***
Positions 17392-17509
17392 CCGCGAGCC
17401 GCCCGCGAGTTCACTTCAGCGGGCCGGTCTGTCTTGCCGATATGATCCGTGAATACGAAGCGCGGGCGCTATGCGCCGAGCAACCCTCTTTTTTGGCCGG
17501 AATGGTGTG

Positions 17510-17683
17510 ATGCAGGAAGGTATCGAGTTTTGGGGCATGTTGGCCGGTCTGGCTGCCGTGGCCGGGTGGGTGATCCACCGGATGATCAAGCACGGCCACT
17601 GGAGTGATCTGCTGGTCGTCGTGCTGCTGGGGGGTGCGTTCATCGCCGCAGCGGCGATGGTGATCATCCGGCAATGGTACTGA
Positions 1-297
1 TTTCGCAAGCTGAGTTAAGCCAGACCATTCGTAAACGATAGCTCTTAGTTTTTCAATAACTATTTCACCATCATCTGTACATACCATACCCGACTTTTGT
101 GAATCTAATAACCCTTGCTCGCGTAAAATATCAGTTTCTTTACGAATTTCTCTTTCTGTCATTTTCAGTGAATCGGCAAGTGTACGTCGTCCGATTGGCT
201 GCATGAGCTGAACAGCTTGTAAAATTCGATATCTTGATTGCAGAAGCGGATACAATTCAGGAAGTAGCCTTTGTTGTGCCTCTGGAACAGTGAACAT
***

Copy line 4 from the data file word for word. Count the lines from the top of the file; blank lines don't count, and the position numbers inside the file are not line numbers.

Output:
17501 AATGGTGTG